History Rani Tarabai – A Formidable Maratha Warrior | #IndianWomenInHistory

Rani Tarabai – A Formidable Maratha Warrior | #IndianWomenInHistory

The Maratha kingdom needed stable leadership after the death of Shivaji and Rani Tarabai was the answer to that.

At a central junction in Kolhapur is the statue of a woman mounted on a horse, wielding a sword. This is Rani Tarabai, the daughter-in-law of Shivaji and an indomitable and shrewd queen.

Image Credit: Wikipedia

Rani Tarabai was the wife of Rajaram, Shivaji’s son from his second wife Soyrabai. After Shivaji’s death in 1680, his first son Sambhaji took over the throne. As he was captured (and later killed), Rajaram was brought into power. He died an untimely death in 1700, leaving behind an heir – Shivaji II, who was only four years old at the time. In his name, Tarabai became the de facto ruler.

Conflict with the Mughals

The Maratha kingdom needed stable leadership after the death of Shivaji and Rani Tarabai was the answer to that. A widowed 25-year old Tarabai channelled all her energies into strategic military planning, to put up a front to Mughal ruler Aurangzeb. A skilled cavalry warrior herself, she had already started learning about civil and political affairs during her husband’s reign.

The idea of a woman leader irked some senior Maratha officials, but even they couldn’t deny her obvious capability. According to the chronicles of Khafi Khan, Aurangzeb and his officers “ordered the drums of rejoicings to be beaten” after the death of Rajaram. They never believed that the “weak, contemptible and helpless” queen could pose a threat to the powerful Mughal Empire.

Taking up the leadership rein

Under her leadership, the Marathas were able to recapture lost territories and also raided southern and western regions in Malwa and Gujarat. Rani Tarabai took lessons from Mughal warfare techniques and learnt to bribe commanders from the enemy camp. Aurangzeb’s death in 1707 happened to be a setback to the Mughal Empire.

To create disturbance among the consolidated Marathas, they released Shahu (Sambhaji’s son) from captivity, to weaken Tarabai’s stronghold. Initially, she opposed Shahu’s ascension. But after desertion from many of her strongest aides, who saw her only as a temporary ruler till Shahu came back, Tarabai reluctantly accepted the kingship of Shahu.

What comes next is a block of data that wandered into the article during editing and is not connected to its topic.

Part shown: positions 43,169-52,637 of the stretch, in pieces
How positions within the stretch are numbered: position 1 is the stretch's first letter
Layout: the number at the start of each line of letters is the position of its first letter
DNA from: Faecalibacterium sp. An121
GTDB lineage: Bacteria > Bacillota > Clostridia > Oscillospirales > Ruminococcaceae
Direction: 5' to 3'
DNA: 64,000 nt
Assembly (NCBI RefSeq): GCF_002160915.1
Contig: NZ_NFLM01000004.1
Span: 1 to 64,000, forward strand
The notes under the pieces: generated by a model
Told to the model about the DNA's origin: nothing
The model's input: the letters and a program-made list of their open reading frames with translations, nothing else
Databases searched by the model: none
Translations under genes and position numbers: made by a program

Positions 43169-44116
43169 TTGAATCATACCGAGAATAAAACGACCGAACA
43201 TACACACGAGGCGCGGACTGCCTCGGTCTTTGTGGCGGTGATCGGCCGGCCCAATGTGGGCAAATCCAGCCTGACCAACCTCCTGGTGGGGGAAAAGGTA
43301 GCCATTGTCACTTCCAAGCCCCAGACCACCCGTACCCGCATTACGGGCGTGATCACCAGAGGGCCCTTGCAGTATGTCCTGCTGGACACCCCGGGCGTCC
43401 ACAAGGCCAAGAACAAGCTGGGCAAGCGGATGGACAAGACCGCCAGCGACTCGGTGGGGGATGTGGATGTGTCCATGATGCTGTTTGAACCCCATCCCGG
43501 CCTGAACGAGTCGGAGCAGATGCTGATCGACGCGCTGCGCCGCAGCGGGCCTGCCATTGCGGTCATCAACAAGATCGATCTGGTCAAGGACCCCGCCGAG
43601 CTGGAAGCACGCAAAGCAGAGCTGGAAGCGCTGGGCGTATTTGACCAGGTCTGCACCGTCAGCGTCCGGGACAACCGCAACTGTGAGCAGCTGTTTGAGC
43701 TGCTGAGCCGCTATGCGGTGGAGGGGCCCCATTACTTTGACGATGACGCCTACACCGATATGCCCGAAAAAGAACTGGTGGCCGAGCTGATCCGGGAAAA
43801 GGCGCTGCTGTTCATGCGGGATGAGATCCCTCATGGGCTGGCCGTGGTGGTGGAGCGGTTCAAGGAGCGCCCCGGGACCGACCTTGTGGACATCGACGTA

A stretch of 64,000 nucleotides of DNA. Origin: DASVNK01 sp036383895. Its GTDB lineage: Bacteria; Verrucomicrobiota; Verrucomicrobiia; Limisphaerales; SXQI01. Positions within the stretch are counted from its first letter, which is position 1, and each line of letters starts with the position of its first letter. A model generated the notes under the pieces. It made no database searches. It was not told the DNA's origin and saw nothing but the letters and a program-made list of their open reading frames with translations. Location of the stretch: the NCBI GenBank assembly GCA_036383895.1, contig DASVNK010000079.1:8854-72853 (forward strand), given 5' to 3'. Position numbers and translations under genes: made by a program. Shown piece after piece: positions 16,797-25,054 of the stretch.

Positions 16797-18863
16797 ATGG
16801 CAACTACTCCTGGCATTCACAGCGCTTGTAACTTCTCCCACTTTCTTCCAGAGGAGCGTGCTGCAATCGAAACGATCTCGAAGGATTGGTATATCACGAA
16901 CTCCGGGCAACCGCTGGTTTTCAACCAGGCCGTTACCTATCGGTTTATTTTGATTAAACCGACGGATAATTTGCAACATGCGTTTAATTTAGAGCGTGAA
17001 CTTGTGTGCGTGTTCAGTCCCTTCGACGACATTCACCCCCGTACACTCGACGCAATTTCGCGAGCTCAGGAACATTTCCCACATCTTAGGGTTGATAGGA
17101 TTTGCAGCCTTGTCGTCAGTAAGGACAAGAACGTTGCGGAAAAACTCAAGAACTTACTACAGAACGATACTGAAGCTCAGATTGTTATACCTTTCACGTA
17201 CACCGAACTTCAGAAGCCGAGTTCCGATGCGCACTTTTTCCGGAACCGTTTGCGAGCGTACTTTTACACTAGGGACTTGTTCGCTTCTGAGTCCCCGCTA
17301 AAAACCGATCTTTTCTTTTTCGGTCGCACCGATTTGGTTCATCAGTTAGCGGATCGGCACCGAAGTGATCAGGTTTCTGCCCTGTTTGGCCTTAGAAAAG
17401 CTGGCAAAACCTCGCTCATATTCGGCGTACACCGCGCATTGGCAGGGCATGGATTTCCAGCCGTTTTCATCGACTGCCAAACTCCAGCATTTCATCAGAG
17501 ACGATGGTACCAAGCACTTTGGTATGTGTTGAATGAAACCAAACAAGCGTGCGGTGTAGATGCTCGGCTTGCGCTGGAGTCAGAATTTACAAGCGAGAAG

Scaling back and forth in political power

Image Credit: Speech Foodie

For a brief period in 1709, Tarabai even set up a parallel court in Kolhapur. She was deposed by Rajaram’s other widow Rajasabai, who wanted her own son Sambhaji II on the throne. Eventually, she and her son Shivaji II were imprisoned, where he died in 1726.

Rani Tarabai reconciled with Shahu in 1730, who allowed her to live in Satara only if she agreed to be stripped of all political powers. Nevertheless, she maintained a court in Satara and kept on working within the government by conducting state business, ordering grants and so on.

Also Read: Uda Devi: Dalit Freedom Fighter In The 1857 Uprising | #IndianWomenInHistory

Shahu Maharaj was on his deathbed, looking for an able heir. Sambhaji II had turned hostile. Tarabai, at the age of 73, surprised everyone by revealing the existence of her grandson, Ramraja, who had been brought up by a soldier’s wife in secrecy.

His identity had been concealed because she feared Rajasabai and Sambhaji II would be after his life. Shahu agreed to have him take over the throne and make him his heir. He passed away in 1749, leaving Ramraja as the heir.

However, Ramraja defected to the side of the Peshwas. Tarabai denounced her grandson for this. She tried to get him to remove Peshwa Balaji Baji Rao (acknowledged as the most influential Peshwa) from his position. When Ramraja refused, she imprisoned him in a dungeon. Due to his actions, she believed that this was an impostor sent to her and not her biological grandson.

In Satara, there was a rebellion against her. She managed to crush it but she was beginning to realise that Peshwa power had grown far too much. Unable to garner support among high ranking officials, she eventually gave in to the rulership of the Peshwas. In 1752, she and the Peshwa took oaths of mutual peace at the Jejuri temple. Balaji Baji Rao, in turn for her political passiveness, had to let her control her principality.

She died in 1761, at the age of 86. By then, Shivaji’s descendants were reduced to a titular role as the Peshwa dynasty exhibited ambitious campaigns to expand the Maratha confederacy.

Rani Tarabai’s Legacy

A statue of Rani Tarabai in Kolhapur. Image Credit: Wikimapia

Tarabai was a brave, ambitious and level-headed ruler, who put her kingdom above everything else. She concentrated on fighting the Mughals and was an earnest politician who never went against her own family to attain power. Even after her leadership was snatched away, she continued working in the government.

She refused to stand still and continued to influence politics until her death. Had she not stepped up after her husband’s death and taken over the reins, the Maratha Empire would have disintegrated long before. Had she been able to remain in power, her kingdom may have remained united.

Rani Tarabai was ahead of her times and was forced to kill her ambition despite being capable. The fact that Shahu and Peshwa Balaji had to reach treaties with her time and again is proof of how much influence she had on state politics. The only reason for this was that men in power did not have the sense and strength to accept an able ruler: just because she was a woman.

Also Read: 5 Women Warriors We Should Know About | #IndianWomenInHistory

Featured Image Credit: iDainik

Related Posts

Skip to content